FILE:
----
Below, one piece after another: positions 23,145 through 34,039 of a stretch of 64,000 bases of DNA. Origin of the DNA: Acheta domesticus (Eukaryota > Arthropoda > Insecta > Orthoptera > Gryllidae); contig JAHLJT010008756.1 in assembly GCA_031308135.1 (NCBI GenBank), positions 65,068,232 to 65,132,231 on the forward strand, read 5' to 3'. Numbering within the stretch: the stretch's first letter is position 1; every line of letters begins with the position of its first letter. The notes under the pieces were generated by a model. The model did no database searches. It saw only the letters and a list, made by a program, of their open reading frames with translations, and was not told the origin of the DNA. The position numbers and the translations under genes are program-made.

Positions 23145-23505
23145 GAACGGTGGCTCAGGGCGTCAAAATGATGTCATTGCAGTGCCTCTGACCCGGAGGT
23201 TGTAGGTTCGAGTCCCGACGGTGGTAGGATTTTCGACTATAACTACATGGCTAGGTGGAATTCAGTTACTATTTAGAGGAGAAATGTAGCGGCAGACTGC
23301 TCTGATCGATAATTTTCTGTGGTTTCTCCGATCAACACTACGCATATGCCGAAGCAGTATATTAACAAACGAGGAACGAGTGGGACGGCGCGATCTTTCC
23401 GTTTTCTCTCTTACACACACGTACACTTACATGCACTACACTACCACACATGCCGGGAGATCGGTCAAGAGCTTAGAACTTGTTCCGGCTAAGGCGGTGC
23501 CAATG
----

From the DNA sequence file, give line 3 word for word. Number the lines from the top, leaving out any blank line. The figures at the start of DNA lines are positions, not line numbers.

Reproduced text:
23145 GAACGGTGGCTCAGGGCGTCAAAATGATGTCATTGCAGTGCCTCTGACCCGGAGGT